Meet Our Partners: GENuS
Please introduce yourself!
I’m Matt Smith, a Research Associate working at the Harvard T.H. Chan School of Public Health. Together with my colleagues at Harvard and Tufts, we’ve built the Global Expanded Nutrient Supply (GENuS) dataset, a global estimate of the amounts of macro and micro-nutrients in the diet and the foods that supply them.
Tell us about the GENuS's purpose, value, and goals.
GENuS is an estimate of the 23 nutrients provided by 225 foods for 34 age-sex groups in 182 countries (96% of global population) since 1961. Our goal with GENuS is to identify the foods in the diet that are supplying various important nutrients to populations globally. This is an important piece of knowledge, because it allows us to determine how changing access to any of them will affect the nutritional security of vulnerable groups. To that end, we have put GENuS to work looking at the implications of many global environmental changes — loss of pollinators, fisheries declines, rising carbon dioxide levels — on human nutrition and health.
Describe the overall approach you take to achieve those goals.
Our approach to constructing GENuS is to provide a novel combination of datasets — UN-FAO food balance sheets, national food production and trade data, regional food composition tables, Global Dietary Database data on demographic dietary patterns — to isolate the importance of each food to the diet. We also share all GENuS datasets openly to enable researchers working anywhere to use them to answer their own interesting questions.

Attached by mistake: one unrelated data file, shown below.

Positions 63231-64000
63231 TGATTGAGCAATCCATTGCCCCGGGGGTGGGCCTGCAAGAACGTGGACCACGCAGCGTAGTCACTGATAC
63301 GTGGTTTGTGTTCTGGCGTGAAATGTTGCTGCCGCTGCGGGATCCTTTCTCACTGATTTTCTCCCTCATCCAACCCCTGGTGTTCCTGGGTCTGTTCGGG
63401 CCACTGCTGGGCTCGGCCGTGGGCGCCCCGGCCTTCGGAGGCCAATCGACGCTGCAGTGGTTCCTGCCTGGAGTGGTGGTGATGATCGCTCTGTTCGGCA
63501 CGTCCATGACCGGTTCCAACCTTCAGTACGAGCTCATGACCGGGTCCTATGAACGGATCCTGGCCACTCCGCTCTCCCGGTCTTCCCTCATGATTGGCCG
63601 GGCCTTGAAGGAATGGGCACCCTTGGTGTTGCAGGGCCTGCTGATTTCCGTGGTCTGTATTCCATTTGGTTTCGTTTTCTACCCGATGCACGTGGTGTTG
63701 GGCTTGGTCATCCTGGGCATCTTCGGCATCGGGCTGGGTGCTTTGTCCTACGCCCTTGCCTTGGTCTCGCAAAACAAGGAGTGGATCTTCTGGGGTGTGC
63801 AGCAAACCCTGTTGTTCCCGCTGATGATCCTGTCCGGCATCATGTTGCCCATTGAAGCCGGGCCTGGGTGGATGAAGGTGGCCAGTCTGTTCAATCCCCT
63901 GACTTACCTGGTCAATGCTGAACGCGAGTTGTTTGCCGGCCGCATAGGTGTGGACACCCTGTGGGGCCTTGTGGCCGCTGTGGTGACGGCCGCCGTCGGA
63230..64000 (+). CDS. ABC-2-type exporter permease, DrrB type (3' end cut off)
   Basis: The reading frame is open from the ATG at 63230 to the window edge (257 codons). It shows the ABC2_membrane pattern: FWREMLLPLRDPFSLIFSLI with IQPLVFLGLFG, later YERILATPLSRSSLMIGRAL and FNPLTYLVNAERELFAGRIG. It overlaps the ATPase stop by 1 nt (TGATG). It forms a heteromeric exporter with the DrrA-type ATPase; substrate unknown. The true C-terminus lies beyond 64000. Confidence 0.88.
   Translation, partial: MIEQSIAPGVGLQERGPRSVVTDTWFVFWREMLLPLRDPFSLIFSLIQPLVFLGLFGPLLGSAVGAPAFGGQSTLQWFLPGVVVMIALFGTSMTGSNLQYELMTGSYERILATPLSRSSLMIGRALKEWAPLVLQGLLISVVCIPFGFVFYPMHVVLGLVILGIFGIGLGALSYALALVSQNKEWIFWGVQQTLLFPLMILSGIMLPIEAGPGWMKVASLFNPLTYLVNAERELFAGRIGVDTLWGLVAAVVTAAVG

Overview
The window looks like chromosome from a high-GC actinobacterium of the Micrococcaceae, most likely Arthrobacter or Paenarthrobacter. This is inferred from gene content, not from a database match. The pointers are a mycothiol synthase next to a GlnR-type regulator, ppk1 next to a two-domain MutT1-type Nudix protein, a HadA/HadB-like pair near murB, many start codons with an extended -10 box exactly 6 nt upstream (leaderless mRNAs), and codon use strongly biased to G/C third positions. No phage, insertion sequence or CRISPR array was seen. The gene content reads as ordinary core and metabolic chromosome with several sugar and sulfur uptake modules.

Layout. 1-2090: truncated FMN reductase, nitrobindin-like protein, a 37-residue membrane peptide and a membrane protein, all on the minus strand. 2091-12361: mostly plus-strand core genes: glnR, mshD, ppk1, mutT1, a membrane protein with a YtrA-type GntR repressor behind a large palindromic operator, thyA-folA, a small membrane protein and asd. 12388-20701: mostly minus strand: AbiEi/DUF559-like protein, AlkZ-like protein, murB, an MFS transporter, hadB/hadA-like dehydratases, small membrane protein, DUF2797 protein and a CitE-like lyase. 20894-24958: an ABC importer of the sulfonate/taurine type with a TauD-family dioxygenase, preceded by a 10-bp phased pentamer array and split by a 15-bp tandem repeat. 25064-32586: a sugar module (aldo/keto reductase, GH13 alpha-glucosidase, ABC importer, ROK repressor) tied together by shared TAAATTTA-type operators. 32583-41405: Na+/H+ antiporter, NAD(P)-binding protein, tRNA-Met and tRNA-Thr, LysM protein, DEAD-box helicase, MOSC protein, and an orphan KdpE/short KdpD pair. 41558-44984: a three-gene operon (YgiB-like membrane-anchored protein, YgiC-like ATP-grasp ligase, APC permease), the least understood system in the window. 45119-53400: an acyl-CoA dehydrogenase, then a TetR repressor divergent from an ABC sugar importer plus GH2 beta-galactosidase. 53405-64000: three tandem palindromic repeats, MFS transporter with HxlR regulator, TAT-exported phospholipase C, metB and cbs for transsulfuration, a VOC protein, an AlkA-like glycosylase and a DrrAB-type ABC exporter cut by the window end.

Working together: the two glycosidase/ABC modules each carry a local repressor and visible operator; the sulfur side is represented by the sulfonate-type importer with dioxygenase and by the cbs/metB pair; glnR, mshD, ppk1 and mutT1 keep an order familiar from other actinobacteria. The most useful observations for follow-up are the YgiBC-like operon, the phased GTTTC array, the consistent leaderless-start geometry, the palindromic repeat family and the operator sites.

What is the biggest challenge GENuS faces in completing its goals?
Our biggest challenge, as with most projects working at the global level, is dealing with inaccurate or incomplete data. An ongoing project in the field of global and planetary health, including with GDD, is the collection and validation of high-quality data to continue to support informed research and decision-making.
How does or will GDD fit into GENuS’s impact?
GDD is able to add the dimension of demographic data to GENuS, contributing the crucial information of how different age and sex groups are able to meet their dietary and nutritional needs. This incredibly useful insight allows us to zoom into each country and find the vulnerable subpopulations who are highest risk to the types of dietary changes that may be in store.
What directions or results do you hope to see in the field of global nutrition research in the future?
As the world undergoes changes at an rapid pace, I hope to see global nutrition research focused on how major dietary shifts that are already underway could imperil nutrition and health, particularly for countries that are already vulnerable. It seems likely that the intersecting trends of accelerating population growth, increasingly scarce global resources, and ongoing exploitation of natural systems will provide roadblocks to the goal of providing adequate food and nutrition for everyone. Monitoring how that story continues to unfold will continue to be the important work of researchers worldwide.